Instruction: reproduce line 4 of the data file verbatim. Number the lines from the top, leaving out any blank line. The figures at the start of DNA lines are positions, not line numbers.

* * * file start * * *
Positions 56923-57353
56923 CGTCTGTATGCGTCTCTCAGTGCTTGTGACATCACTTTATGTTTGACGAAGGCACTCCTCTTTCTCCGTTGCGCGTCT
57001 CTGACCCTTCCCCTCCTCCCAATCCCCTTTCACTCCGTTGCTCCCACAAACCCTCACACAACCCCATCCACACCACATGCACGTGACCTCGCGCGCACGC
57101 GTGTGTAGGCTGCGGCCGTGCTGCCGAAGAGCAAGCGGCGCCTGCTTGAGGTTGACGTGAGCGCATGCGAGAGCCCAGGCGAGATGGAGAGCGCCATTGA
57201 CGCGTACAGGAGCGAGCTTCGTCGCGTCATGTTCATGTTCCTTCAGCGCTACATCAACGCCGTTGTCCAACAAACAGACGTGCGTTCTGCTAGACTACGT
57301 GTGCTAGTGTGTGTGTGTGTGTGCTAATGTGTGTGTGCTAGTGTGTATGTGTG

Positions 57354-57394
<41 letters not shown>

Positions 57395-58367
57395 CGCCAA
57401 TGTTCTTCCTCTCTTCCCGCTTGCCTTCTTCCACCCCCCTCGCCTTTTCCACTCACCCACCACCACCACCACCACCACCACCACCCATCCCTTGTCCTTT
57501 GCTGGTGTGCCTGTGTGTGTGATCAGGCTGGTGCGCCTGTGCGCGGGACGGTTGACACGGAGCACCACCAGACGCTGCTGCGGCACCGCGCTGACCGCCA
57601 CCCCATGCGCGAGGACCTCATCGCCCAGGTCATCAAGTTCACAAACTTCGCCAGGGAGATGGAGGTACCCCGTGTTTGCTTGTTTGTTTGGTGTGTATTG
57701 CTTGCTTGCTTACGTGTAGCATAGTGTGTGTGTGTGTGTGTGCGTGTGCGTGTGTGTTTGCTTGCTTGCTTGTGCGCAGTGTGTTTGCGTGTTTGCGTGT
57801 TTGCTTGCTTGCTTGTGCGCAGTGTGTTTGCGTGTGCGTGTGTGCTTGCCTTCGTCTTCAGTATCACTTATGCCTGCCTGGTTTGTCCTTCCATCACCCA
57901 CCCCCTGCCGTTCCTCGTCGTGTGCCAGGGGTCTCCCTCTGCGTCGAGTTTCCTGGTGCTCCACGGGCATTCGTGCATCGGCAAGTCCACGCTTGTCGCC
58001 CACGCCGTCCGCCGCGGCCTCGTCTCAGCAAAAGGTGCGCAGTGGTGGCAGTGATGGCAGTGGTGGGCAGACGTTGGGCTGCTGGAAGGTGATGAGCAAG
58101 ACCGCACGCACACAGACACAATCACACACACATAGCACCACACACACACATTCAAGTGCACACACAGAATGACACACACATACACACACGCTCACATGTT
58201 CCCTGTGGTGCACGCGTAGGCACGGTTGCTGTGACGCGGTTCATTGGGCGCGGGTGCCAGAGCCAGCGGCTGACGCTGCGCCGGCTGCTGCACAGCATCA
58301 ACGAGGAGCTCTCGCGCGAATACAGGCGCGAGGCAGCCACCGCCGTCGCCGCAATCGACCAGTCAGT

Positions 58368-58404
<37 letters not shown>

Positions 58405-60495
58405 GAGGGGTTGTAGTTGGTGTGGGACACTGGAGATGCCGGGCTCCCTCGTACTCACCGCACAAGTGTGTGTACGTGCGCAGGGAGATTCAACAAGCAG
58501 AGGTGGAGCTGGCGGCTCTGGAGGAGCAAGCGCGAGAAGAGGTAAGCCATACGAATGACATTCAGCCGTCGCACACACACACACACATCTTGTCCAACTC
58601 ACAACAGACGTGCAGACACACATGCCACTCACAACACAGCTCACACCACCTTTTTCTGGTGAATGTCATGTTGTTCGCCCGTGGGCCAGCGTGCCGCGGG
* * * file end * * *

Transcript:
57101 GTGTGTAGGCTGCGGCCGTGCTGCCGAAGAGCAAGCGGCGCCTGCTTGAGGTTGACGTGAGCGCATGCGAGAGCCCAGGCGAGATGGAGAGCGCCATTGA